Tucked in a corner outside of the Indie Megabooth was a small black booth. There were no light or theatrics, but there was a banner for a fascinating looking game called Project Warlock. As it was nearing the end of the day at PAX EAST, I decided to take a look at this interesting title, having already been drawn in by the impressive banner. I was greeted by the developer, and right away, I was thrust into the chaos of Project Warlock.
With a name like Project Warlock, you expect to have tons of action and violence, and that is exactly what happened. I hit start, grabbed my weapon, and was immediately in the thick of it. I was on a frozen planet, made of ice and snow, but these giant monsters, some of them encased in blocks of ice, started shooting at me. I ran around the map to grab whatever firearms I could and began returning fire to an extremely satisfying degree. When shots landed, their limbs would be blown off and their torso would explode. We are talking about futuristic space-themed sci-fi weaponry after all.
Project Warlock is a retro first-person shooter greatly inspired by the very earliest shooting games. The story is that you are specially trained and skilled mage, who is on a crusade to rid the universe of a great evil. As this warrior against evil, players will travel across planets and star systems to wipe out the source of evil, and the devilish creatures that seek to block your path. Players will have access to a variety of magic and brutal weaponry to rid the universe of darkness.
As a retro FPS, Project Warlock aspires to be itss own thing while learning from the past. While we have seen other old-fashioned shooters hit the market and seen games emulate the classics such as DOOM, Project Warlock seeks to go even further back, before looking up to shoot an enemy was even a working gameplay mechanic.
If you have played video games, you’ll know that the classic FPS,Wolfenstein 3D, is widely regarded as the grandfather of all modern first-person shooters. However, the origins of FPS’s can be traced back to the 70’s, 80’s and very early 90’s. Before Wolfenstein, Atari’s Battlezone introduced players to fast-paced first-person shooting in the form of a tank. Players had to maneuver through a large battlefield and shooting neon-green vector graphics tanks to achieve the high score.
In the early 1990’s, John Romero had worked with iD Software’s proprietary technology, which included games like Catacomb 3D and Hovertank 3D.both games put players in a maze, and required players to escape, encountering dozens of enemies along the way. Players could not shoot up or down. There was no staring down the sights or alternate fire modes. There was the skill of the player, how fast the player could move, and making sure you have accumulated enough health and ammo, as well as the right weapon.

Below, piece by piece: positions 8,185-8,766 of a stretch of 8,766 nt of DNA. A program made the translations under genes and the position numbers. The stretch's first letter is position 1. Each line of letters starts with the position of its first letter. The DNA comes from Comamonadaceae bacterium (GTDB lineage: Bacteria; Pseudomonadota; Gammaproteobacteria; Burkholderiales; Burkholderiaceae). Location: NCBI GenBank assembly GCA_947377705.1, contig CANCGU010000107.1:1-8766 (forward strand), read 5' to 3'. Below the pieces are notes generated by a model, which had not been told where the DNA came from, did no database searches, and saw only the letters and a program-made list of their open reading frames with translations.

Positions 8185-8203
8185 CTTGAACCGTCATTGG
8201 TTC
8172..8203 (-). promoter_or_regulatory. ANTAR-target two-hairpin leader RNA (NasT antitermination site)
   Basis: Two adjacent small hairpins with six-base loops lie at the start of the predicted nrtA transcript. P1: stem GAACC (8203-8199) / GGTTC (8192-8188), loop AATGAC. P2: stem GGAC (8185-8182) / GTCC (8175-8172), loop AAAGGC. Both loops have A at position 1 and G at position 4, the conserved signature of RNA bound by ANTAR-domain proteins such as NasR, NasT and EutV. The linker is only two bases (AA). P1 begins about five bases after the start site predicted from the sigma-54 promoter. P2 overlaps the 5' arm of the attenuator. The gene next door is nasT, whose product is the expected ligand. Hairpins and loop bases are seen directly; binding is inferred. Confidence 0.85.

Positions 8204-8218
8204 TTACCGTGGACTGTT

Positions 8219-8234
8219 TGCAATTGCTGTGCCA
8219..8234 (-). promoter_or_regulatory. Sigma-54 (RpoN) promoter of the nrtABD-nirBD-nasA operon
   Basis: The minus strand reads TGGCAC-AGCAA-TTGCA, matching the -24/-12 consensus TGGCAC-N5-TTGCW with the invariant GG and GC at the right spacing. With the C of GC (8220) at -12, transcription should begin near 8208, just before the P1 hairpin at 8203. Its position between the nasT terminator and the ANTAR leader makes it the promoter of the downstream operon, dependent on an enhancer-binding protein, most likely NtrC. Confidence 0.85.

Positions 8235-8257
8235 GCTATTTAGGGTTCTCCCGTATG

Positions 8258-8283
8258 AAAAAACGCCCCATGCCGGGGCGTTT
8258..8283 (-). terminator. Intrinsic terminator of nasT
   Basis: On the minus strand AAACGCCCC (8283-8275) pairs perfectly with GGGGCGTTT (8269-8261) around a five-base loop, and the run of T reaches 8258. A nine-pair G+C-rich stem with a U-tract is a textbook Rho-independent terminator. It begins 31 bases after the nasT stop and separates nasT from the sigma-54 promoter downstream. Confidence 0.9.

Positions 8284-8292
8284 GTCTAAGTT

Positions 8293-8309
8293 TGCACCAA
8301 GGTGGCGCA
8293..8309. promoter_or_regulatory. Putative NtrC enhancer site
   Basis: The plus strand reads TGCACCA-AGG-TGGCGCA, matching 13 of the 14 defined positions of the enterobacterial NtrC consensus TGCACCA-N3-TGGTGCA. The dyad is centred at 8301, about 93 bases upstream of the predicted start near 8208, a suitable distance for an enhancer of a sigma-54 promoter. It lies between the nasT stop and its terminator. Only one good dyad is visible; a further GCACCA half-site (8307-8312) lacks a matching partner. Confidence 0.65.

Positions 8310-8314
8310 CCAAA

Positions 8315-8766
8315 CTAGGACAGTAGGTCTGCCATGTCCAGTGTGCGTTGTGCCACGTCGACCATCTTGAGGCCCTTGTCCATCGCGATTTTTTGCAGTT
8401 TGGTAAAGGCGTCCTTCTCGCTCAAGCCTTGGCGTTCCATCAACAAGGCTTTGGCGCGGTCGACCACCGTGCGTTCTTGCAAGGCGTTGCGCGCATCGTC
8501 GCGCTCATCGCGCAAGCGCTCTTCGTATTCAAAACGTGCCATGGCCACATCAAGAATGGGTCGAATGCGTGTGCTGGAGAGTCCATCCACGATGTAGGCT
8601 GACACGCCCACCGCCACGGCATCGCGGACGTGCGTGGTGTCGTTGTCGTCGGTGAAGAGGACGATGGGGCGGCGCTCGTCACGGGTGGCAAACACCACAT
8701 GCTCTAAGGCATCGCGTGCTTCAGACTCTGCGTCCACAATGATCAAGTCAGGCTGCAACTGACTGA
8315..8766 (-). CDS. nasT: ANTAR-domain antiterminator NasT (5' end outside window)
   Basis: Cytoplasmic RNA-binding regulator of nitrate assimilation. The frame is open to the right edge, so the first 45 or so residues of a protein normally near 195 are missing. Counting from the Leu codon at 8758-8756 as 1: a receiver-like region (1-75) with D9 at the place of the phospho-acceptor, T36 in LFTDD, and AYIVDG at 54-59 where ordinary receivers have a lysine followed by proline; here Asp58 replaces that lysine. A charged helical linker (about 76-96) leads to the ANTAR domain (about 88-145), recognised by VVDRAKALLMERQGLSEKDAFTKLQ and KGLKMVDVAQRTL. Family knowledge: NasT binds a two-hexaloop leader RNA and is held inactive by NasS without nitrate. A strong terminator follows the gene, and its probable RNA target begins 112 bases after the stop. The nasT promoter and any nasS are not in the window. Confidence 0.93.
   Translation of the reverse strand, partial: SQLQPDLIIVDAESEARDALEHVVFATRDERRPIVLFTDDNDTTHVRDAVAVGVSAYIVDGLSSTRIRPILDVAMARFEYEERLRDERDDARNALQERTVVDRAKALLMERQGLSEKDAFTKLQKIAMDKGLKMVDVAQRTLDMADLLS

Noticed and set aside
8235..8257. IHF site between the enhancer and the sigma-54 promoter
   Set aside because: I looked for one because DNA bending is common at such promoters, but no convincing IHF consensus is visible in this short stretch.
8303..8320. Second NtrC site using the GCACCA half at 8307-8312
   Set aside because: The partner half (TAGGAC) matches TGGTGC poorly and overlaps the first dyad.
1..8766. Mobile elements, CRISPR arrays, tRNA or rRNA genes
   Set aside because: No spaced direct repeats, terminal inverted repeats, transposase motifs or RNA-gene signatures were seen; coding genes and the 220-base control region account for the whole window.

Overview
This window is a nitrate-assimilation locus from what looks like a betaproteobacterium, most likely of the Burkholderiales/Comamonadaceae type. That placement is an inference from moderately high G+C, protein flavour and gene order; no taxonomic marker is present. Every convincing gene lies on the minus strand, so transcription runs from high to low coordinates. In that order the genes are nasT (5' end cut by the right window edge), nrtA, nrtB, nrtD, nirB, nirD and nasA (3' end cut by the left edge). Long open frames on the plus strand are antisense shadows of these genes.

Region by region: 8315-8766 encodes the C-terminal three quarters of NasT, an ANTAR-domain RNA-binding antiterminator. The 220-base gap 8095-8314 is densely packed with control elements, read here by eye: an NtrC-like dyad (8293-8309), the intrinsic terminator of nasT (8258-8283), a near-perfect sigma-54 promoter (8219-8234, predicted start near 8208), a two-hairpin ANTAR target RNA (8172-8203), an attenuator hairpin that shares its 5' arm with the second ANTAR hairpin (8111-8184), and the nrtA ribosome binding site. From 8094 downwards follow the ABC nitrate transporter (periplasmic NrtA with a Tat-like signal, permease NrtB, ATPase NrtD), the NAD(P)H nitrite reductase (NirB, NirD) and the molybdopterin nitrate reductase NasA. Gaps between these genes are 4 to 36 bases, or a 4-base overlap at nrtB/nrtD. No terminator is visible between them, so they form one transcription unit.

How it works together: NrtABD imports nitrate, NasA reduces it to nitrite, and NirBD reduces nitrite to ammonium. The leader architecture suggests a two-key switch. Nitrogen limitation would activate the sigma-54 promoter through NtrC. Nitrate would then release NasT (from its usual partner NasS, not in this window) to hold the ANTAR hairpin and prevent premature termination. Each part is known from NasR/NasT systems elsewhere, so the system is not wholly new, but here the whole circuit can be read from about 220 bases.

My time with Project Warlock, while short, was absolutely enjoyable. Here I was in a chunky, pixelated ice planet, fighting 2.D sprites of alien monsters, and annihilating them with laser cannons, shotguns, and explosives. I ran across the level, doing my best to dodge enemy fire in narrow canyons and hallways. Firing each weapon was an absolute delight, with each gun, having distinctive sounds and firing capability.
Of course, I ran out of ammo and had to resort to using an electrified melee weapon. Of special note was the durability and sense of weight with the enemies. In on instance, a massive Yeti-looking alien came at me. I kept pouring boxes of bullets into him thinking he would go down. After so many bullets, a burst of alien guts came from the enemy, but all I had done was shoot his arm off. I continued to open fire, hoping that every slug from my shotgun would do him in. Instead, I shot his other arm off, and he proceeds to come at me. After using my laser pistol, I finally brought him down. With that, my demo came to an end, but I was craving for more.
While the demo was far too short, I had an absolute blast at the time. The entire game is being made by two passioante developers, who have fond memories of the earliest iterations of first-person shooters. The team wanted to combine magic, guns, and a dystopic view of the universe, with worlds that would be inspired by the psychadelic universe of properties such as Doctor Strange. After this demo, I cannot wait to see more. Project Warlock will be arriving to Steam, and hopefully consoles, sometime in 2018.